Just days after a stage at the Indiana State Fair collapsed from wind, a strong storm toppled a stage at the Pukkelpop music festival in Belgium. These two tragedies claimed 10 lives and injured 180 people. As we head into the fall event season, these recent accidents are a reminder of the importance of having a Plan B. And a Plan C.
Here at Event 360, safety is always our number one priority and operational decision point. When we are on event, every staff member, from the production manager through to the front line, is empowered to make decisions to protect the safety of our participants. That’s why we develop safety, emergency, and contingency plans and put communication checklists in place to ensure everyone on event is trained to respond to weather, and other scenarios that might interrupt standard event operations.
First and foremost, an emergency plan must be in place for extreme weather, and other sudden and unexpected occurrences. To help you think through the make-up of your emergency plan, here are some practical tips to ensure that your next event puts safety first:
- Any infrastructure that can move in substantial wind should be ballasted.To determine the amount of ballast needed, determine the wind resistance of the equipment. This should always be done by an experienced professional.
- Tents and items with canopies don’t just tip over, they can rise up off the ground and turn into a sail. A 10’ x 10’ tent or pop up can be just as dangerous as a larger tent because it is lighter. This hardware can be lethal when traveling at 20 or 30 miles an hour. Over ballast!
- Inflatables can not only take off in wind, but they tend to float further and pick up speed.
- When wind is imminent, all walls should be cut loose at sides, either at the top or bottom.
- Large banners should have wind slits and a “quick cut” feature so that they can be cut loose when threatened.
- Any truss structure with a top on it (and/or sides) should have guy-wires with heavy ballast, and specific diagonal bracing – depending on the size. Use hydraulic mechanisms that can bring the top down relatively quickly.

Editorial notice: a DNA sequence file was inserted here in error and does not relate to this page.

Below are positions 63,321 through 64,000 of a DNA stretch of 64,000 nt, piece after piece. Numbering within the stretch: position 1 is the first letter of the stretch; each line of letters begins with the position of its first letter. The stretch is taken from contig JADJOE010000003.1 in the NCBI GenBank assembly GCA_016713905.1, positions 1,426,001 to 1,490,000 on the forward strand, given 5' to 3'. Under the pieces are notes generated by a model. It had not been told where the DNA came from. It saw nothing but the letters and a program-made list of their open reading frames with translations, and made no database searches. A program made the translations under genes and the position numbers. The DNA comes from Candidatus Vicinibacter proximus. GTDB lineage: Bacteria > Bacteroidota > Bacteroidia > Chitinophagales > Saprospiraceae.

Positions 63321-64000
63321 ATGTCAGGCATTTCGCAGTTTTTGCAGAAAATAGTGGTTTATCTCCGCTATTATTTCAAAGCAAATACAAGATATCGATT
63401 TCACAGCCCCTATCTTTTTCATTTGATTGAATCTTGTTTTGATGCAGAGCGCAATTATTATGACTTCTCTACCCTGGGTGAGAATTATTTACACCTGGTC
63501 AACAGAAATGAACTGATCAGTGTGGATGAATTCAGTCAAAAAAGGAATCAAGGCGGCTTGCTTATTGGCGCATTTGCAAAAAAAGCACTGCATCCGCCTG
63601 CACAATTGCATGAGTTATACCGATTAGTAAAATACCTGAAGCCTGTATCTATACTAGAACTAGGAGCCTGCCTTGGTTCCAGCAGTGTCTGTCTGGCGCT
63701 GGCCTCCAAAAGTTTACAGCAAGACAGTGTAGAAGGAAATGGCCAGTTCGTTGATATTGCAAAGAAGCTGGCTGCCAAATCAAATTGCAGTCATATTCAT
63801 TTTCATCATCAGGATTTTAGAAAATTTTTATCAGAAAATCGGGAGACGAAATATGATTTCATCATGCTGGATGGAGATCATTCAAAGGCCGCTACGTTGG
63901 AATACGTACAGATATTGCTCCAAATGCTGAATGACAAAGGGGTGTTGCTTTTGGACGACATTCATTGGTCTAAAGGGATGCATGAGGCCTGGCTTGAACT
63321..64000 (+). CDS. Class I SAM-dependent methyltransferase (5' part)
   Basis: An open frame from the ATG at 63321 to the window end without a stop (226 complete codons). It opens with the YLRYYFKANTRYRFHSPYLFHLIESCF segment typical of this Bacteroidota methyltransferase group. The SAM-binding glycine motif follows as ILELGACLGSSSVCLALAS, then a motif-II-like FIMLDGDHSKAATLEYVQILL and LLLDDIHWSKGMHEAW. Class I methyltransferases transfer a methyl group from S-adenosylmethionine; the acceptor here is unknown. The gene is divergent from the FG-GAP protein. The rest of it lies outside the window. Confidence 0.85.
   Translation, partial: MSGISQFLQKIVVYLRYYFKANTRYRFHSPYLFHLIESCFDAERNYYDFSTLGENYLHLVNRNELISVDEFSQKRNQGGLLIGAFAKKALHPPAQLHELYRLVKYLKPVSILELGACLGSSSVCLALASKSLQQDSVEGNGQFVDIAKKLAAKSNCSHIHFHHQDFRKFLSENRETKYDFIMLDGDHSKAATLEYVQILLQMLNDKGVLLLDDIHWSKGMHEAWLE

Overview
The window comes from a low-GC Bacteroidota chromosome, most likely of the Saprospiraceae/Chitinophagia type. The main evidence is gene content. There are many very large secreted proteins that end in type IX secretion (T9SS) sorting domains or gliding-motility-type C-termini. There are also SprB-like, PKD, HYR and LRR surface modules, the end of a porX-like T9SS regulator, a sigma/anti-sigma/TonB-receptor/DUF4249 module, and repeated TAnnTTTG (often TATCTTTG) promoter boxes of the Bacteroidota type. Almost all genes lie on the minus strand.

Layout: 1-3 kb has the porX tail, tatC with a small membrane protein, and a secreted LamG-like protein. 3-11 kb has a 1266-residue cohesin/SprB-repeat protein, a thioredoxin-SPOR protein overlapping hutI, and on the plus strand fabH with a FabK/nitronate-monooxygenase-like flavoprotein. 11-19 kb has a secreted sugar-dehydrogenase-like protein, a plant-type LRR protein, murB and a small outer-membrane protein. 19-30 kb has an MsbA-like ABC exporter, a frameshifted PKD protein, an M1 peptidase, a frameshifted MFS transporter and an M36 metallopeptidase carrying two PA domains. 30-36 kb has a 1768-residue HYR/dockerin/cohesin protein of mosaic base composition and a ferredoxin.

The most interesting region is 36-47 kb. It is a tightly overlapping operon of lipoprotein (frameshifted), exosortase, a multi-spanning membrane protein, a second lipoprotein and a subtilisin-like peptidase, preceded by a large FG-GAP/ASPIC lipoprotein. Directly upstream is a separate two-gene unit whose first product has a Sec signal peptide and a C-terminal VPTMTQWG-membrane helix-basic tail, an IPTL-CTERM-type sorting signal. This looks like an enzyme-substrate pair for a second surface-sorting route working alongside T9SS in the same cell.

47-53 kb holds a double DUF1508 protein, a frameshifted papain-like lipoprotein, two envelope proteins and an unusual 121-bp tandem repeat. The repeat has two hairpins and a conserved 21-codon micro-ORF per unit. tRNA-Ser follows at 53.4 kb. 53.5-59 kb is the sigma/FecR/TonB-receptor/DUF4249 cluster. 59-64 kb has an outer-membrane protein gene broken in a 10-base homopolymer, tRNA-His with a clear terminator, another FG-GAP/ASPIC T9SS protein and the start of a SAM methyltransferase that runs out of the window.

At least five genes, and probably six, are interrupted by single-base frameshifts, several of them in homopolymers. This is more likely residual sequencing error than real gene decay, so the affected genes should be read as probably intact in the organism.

Any threat of weather should be taken seriously, as wind is unpredictable and tragedies can occur in a matter of minutes. It only takes one big gust to take down a structure. Don’t be frugal when it comes to spending money on ballast for infrastructure – you can never have too much ballast. This is a safety and liability issue that cannot be ignored, and you have to be ahead of the game.
The old saying goes that you can’t cheat death and taxes. Those of us in the event world would add one more item to that list: weather. While we have sophisticated tools and technologies at our disposal these days, common sense remains the best tool.
We do our best to make “safety first” everyone’s mantra, but we also err on the side of perception and comfort. We put ourselves our participants’ shoes and take action before they feel uncomfortable or even perceive that there could be a safety problem. Sometimes, this means doing things like moving people to a relocation site even if it never rains. We’d rather have participants frustrated with us because we were too serious about safety than devastated because we weren’t.
One practical way you can put “safety first” is by carrying out a risk assesment early on in your event planning to ensure you have proper plans in place for public safety. A risk assessment is simply a careful examination of what could cause harm to your participants, so that you can understand whether you have taken enough precautions, or still need do more to prevent harm. Potential hazards include:
- Physical hazards, such as vehicles, guy ropes, slippery surfaces, electrical and fire
- Hazardous substances, such as fumes, gasses
- Environmental, such as noise, poor lighting, weather, unsupervised water areas
- Psychological, such as long hours, inadequate breaks, stress
- Ergonomic, such as poor seating/standing routines, lifting
Have a question about safety? Please contact us if you would like to speak to one of our event production specialists about conducting a safety audit for your event fundraising program,
This advice and information is presented for general educational purposes and to increase overall safety awareness. It is not intended to be legal, medical or other expert advice or services, and should not be used in place of consultation with appropriate professionals. The information provided is intended to be accurate and helpful, but it should not be considered exhaustive.